The old woman smiled, "Did you notice that there are flowers on your side of the path, but not on the other pot's side?"

"That's because I have always known about your flaw, so I planted flower seeds on your side of the path, and every day while we walk back, you water them."

"For two years I have been able to pick these beautiful flowers to decorate the table. Without you being just the way you are, there would not be this beauty to grace the house."

Each of us has our own unique flaw. But it's the cracks and flaws we each have that make our lives together so very interesting and rewarding.

You've just got to take each person for what they are and look for the good in them.

SO, to all of my crackpot friends, have a great day and remember to smell the flowers on your side of the path!

Thursday, June 05, 2008

Take Me Out© to the Ballgame®

"The biggest fantasy was Major League Baseball’s claim that its fans should pay to talk about fantasy baseball."

"In recent years, corporations have been aggressively pushing the bounds of intellectual property — extending the length of copyrights to unreasonable lengths, for example, and patenting seeds."

Although not mentioned in this article, corporations have also gone to great lengths to use trademark claims to bludgeon free speech as well. For instance, here are some words in popular use that the "owner" would like to have exclusive use of: freecycle, bakeoff, captcha, bandaid, rollerblade, frisbee.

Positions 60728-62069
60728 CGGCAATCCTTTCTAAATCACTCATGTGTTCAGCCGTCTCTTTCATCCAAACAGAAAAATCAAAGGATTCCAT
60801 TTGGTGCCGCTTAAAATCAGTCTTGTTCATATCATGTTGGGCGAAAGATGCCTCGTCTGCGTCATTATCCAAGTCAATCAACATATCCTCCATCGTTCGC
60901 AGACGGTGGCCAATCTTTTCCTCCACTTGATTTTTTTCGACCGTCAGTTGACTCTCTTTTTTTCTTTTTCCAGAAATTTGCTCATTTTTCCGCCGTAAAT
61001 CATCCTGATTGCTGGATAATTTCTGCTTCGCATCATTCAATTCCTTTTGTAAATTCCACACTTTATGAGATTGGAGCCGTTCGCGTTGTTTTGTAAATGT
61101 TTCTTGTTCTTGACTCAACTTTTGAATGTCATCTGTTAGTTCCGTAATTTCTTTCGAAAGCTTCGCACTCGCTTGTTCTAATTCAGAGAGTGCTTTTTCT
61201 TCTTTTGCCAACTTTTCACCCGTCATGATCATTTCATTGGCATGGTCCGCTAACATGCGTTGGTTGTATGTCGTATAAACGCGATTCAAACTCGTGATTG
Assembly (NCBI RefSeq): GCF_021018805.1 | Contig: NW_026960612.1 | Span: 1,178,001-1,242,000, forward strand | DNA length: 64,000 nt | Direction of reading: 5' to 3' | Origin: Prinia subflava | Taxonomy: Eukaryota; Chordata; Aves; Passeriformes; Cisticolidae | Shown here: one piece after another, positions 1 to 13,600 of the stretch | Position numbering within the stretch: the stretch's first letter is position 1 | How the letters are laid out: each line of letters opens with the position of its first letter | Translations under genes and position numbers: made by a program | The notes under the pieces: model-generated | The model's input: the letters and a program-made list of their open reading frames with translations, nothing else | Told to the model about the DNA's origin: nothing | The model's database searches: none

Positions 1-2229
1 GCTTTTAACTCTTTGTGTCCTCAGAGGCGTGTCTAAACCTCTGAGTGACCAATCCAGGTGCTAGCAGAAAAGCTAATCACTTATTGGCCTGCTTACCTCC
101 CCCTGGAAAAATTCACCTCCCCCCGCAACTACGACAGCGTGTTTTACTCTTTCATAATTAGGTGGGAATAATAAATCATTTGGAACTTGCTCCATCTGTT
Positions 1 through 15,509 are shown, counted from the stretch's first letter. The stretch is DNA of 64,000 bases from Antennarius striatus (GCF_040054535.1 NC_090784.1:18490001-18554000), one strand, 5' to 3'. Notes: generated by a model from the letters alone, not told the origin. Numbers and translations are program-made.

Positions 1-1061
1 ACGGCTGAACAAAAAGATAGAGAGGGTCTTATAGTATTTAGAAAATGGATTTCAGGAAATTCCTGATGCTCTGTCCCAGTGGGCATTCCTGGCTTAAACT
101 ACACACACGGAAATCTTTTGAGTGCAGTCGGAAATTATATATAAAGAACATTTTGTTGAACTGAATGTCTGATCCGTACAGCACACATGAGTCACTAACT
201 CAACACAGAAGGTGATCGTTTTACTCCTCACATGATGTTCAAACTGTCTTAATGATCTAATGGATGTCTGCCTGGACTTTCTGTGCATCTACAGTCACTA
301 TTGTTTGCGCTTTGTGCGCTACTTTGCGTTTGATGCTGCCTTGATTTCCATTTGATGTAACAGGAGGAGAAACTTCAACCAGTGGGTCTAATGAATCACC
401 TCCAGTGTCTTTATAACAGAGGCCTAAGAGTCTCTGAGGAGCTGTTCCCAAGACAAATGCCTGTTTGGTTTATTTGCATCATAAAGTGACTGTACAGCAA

Here are some older examples that I think don't matter as much as there are popular alternatives: xerox (photocopy), kleenex (tissue), hoover (vacuum).

And finally, here are some that lost trademark rights due to genericide: escalator, yo-yo, zipper, aspirin, and linoleum.

Unfortunately for most regular people, corporations with lots of money can often buy the legal outcome they want. Thankfully in the case of Major League Baseball, free speech won out.

I myself was involved in a case where a corporation claimed it was trademark infringement to use the word freecycle. Luckily the Ninth Circuit Court of Appeals decided that using the word freecycle generically is not trademark infringement, that saying freecycle is generic is not trademark infringement, and that encouraging others to use the word freecycle generically is not trademark infringement.

read more | digg story

Wednesday, June 04, 2008

Contour lines in Google Maps!

I'd been wishing for contour lines in Google Maps for a long time and then suddenly yesterday (June 3rd), I saw them in the terrain view. Excellent!!! Thanks Google!

Apparently they were added in April 2008 and I just hadn't gotten the memo.

More info at: